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Child co-designs Gatwick security walk-through

A passenger arrives at the South Terminal of Gatwick Airport in southern England.

Luke Macgregor/Luke Macgregor/Reuters

At the airport

London's Gatwick airport has credited a seven-year-old boy with co-designing a new children's security walk-through. As a thank you, Ross Sandwell got to cut the ribbon to open the airport's 19-lane security zone. The youngster's classmates also contributed layout ideas. Children now enter security through a 2.4-metre-high castle and meet their parents at the other end. Two security lanes are reserved for families and for passengers with reduced mobility. The design is intended to reduce stress.

On the job

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Canadians, Americans, Japanese and Koreans are among the world's most vacation-deprived people, according to a 20-nation survey conducted by Harris Interactive for Expedia. Albertans suffer the most in this country, using only 15 of their 20 vacation days. Residents of the Prairies take all 20 days they earn, while those in Ontario and B.C. earn and use 15. Lucky Europeans earn 25 to 30 days and take them all. The survey also noted that 62 per cent of Canadians phone or e-mail the office while on vacation.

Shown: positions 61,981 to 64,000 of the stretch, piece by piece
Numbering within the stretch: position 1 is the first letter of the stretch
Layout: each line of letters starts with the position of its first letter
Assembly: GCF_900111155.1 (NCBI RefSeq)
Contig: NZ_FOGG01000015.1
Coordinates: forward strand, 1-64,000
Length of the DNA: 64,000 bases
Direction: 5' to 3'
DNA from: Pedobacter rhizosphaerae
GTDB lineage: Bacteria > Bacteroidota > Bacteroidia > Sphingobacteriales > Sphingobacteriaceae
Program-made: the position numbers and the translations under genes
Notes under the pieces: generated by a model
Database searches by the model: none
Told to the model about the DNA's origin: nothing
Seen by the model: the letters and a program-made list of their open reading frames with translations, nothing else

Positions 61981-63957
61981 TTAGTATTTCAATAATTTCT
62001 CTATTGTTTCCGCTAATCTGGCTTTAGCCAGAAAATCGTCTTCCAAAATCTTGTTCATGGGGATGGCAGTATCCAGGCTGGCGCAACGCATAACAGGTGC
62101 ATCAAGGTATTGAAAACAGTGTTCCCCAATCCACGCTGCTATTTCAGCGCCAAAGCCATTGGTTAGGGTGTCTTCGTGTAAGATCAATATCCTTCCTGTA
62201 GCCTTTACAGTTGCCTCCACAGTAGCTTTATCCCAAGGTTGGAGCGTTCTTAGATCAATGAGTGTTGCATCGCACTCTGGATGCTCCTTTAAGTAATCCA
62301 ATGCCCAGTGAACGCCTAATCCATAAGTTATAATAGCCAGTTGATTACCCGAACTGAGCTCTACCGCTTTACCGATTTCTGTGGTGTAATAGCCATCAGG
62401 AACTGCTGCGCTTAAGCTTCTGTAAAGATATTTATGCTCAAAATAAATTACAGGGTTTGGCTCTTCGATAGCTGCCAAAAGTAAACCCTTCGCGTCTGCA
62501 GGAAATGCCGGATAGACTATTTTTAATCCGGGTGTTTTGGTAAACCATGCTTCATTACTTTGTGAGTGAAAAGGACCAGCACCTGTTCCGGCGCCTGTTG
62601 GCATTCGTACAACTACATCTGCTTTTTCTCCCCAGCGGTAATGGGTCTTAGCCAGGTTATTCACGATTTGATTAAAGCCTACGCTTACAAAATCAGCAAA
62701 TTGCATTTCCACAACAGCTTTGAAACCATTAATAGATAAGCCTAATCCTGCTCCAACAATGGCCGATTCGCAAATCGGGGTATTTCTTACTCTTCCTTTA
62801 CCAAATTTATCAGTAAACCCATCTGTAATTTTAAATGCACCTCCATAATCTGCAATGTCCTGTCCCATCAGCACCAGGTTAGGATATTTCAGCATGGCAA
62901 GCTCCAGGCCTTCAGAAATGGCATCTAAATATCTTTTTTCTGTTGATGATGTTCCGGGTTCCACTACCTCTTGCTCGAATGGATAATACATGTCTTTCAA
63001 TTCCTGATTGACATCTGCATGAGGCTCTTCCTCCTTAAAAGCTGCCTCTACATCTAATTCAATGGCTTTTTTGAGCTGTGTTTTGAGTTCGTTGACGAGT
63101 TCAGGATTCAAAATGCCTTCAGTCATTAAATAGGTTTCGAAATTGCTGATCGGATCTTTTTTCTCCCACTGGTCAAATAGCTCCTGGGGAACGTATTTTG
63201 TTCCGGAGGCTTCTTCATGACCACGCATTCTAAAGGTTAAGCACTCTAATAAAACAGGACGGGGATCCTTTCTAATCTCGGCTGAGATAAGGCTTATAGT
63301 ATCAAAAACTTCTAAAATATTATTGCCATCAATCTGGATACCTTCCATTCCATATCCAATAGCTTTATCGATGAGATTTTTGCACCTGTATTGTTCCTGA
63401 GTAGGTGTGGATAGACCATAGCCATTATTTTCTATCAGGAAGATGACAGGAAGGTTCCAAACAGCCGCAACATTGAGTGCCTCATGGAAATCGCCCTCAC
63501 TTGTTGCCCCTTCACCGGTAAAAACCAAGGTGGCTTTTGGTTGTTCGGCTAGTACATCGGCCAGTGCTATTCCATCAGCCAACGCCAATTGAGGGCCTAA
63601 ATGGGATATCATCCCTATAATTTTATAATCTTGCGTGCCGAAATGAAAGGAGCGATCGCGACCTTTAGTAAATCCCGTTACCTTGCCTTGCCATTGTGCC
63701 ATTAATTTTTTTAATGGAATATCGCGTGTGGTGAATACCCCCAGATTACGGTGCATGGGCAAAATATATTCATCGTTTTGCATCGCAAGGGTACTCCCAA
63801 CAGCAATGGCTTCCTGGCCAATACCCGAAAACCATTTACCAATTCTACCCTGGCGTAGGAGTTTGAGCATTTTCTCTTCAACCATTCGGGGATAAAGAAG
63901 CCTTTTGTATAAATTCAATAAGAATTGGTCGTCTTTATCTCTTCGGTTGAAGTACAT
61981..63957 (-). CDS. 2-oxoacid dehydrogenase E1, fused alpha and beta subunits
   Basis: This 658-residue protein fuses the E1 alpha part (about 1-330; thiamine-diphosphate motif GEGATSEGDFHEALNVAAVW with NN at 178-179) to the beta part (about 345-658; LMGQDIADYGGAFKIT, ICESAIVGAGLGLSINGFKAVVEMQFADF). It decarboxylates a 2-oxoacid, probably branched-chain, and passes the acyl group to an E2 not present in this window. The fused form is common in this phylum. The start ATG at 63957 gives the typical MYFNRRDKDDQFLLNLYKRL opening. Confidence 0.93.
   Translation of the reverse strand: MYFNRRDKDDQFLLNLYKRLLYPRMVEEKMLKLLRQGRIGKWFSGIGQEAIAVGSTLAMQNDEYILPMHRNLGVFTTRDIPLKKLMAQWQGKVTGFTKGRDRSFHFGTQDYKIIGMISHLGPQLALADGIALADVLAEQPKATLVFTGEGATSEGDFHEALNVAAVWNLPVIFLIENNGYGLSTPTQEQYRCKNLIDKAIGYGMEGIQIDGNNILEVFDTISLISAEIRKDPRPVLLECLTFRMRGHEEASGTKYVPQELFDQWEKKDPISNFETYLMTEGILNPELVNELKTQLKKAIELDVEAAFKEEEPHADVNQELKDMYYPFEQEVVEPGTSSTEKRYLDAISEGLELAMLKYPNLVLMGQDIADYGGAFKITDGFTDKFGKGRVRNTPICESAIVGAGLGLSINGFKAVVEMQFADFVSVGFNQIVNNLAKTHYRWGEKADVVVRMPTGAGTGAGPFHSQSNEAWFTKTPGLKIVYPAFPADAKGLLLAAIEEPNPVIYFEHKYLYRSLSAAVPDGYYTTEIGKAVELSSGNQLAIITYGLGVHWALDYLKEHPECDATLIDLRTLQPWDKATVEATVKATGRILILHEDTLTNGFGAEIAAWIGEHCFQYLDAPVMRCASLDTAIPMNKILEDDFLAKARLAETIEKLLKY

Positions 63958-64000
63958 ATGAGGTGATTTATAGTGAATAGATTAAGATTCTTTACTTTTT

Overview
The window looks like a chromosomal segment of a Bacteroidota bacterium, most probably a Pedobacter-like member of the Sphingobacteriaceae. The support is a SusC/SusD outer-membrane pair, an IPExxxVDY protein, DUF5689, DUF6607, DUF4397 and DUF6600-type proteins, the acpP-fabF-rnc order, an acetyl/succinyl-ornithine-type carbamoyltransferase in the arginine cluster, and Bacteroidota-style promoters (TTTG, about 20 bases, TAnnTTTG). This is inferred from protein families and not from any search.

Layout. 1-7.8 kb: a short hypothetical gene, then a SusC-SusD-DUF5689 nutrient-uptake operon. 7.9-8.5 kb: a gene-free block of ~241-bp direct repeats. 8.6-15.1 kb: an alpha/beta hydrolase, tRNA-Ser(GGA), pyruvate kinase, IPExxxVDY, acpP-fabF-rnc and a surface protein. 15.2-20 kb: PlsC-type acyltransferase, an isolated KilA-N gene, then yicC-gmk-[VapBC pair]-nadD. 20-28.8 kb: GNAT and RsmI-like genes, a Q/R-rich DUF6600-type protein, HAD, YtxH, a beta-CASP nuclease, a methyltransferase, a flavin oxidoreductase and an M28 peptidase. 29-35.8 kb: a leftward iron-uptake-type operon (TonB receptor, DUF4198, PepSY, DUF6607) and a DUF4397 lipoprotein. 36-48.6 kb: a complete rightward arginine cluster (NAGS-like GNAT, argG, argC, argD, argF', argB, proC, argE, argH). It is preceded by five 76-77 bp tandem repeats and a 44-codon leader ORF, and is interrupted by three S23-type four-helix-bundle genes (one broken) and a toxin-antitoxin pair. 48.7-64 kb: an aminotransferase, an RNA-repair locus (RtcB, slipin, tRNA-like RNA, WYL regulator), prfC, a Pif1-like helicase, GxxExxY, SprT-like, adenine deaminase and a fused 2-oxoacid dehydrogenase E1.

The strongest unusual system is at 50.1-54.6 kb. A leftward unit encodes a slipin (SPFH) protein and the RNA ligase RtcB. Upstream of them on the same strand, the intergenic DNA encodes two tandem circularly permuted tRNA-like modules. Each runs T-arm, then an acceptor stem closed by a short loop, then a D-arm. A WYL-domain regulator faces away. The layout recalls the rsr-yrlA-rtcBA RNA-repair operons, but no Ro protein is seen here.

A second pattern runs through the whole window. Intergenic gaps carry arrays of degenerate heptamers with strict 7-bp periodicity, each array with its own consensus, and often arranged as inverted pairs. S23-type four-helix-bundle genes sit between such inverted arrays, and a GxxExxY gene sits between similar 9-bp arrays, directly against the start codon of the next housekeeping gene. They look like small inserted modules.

With the grandkids

Bringing the kids and grandkids is one of the hottest trends in leisure travel, according to research by the upscale Preferred Hotel Group. The reasons: Families are often spread out geographically; work is impinging on evenings and weekends; and boomers have the money, health and time for travel. The typical multigenerational traveller takes 4.4 trips a year – 22 per cent more than other vacationers. They are also more likely to travel internationally. The trips often centre around a birthday, anniversary, family reunion or wedding.

Sources: Gatwick, Expedia, Preferred Hotel Group

Special to The Globe and Mail

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